Future Tenant to shut down after 18 years, leaving behind extensive archive | Visual Art | Pittsburgh | Pittsburgh City Paper

Future Tenant to shut down after 18 years, leaving behind extensive archive

click to enlarge Future Tenant gallery in Downtown Pittsburgh, 2012 - PHOTO: FUTURE TENANT
Photo: Future Tenant
Future Tenant gallery in Downtown Pittsburgh, 2012
A long-running art project in Pittsburgh has announced it will shut down after nearly 20 years of operation.

Future Tenant, which describes itself as "the flagship experiential learning initiative of the Masters of Art Management program at Carnegie Mellon University," revealed on its website that it is "sunsetting."

The announcement goes on to read, "In early May, all Future Tenant assets, including our website and social media, will close." A spokesperson for the project says the Future Tenant gallery located in Downtown Pittsburgh has been closed since April 2019.


Future Tenant was founded in 2002 as a joint project of the Pittsburgh Cultural Trust and CMU's Master of Art Management College of Fine Arts program. Since then, it has provided opportunities to arts management graduate students and emerging artists and performers interested in "exploring the limits of the creative expression, presentation, and interpretation of various art forms," according to the Trust website. Its offerings have included everything from guest curator and residency programs to open mics and play festivals.

"Future Tenant drew its name from its original purpose — to activate unused downtown space to promote the arts," says a Facebook post from April 1. This includes the Downtown Pittsburgh gallery Future Tenant has occupied at 819 Penn Ave., made to resemble an unfinished storefront and distinguished with a bright, highly photographable neon sign.

The project has expanded beyond Downtown, however, by partnering with Bakery Square in Larimer, the Children’s Museum of Pittsburgh, and the arts program at Pittsburgh International Airport. The Future Tenant gallery also presented groundbreaking work like Lucky After Dark: Gay and Lesbian Nightlife in Pittsburgh, 1960-1990, the first exhibition for The Pittsburgh Queer History Project, an initiative launched to preserve images of the city's bygone LGBTQ after-hours party scene.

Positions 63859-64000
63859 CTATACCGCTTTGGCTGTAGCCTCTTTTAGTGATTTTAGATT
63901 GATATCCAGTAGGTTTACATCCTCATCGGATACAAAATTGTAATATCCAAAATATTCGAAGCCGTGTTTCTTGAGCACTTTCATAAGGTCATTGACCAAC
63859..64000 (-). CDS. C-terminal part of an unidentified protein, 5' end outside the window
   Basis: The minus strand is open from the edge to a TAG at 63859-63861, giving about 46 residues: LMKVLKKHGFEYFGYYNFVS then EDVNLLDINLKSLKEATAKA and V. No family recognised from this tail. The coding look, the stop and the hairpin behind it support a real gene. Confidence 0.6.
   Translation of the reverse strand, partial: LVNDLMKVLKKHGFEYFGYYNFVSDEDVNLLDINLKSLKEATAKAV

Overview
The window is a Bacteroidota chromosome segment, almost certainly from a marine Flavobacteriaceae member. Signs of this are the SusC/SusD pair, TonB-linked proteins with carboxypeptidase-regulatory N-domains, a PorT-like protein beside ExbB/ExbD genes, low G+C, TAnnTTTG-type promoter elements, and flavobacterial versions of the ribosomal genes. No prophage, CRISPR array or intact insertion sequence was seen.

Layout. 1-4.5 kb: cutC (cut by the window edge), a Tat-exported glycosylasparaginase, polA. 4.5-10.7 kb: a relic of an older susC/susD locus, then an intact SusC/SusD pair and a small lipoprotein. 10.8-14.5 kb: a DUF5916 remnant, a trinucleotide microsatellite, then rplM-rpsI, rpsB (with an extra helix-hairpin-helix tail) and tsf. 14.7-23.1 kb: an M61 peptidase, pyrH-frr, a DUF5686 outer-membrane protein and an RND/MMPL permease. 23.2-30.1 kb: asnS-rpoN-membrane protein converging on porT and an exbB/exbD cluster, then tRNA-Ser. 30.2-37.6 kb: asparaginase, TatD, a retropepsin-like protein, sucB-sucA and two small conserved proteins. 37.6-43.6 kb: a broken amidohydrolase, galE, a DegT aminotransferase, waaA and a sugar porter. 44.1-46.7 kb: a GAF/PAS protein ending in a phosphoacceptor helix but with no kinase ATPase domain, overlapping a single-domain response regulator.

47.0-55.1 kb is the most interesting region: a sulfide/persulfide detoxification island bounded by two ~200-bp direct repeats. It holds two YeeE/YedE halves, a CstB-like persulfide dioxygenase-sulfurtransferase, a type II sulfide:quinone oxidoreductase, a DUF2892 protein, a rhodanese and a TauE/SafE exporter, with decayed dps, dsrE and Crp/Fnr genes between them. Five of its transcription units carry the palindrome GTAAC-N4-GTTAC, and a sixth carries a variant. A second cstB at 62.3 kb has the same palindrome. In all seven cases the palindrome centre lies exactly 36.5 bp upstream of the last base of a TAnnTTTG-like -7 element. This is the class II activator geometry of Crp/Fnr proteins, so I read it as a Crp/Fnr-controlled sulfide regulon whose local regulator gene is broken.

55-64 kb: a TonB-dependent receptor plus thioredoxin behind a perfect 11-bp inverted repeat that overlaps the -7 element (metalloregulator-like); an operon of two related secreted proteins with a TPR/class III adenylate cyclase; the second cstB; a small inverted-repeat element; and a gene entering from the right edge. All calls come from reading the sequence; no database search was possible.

click to enlarge Drive By Drag performs during the Lucky After Dark exhibition at Future Tenant, 2014 - PHOTO: FUTURE TENANT
Photo: Future Tenant
Drive By Drag performs during the Lucky After Dark exhibition at Future Tenant, 2014
The post goes on to claim that Future Tenant's programming has benefitted "hundreds of students and artists."

Future Tenant does not go into detail as to why the decision was made, only saying, "Between a considered evaluation of the initiative’s goals and a shift in student interests, the time is right to reimagine how students in the MAM program can best support local artists and their communities."


Dane Horvath, a local artist, UX designer, and founder of the blog My City Anthem (formerly Steeltown Anthem), remembers working with Future Tenant and sees its retirement as a major loss for the local arts community.

"I feel sad that we will be losing such an important art space," says Horvath. "It's provided me with creative inspiration from the exhibits they have put together over the years and gave me the opportunity to curate a collage show back in 2016. "

While Future Tenant might be leaving for good, the project wants to leave a legacy behind in the form of an archive. The current Future Tenant team is compiling past programming to "exist as a publicly accessible artifact and resource for future students and artists," all of which will be available online at CMU's Kilthub. Those who have worked with Future Tenant and would like to submit something for the archive in the form of image, video, or audio files can do so via an online submission form.

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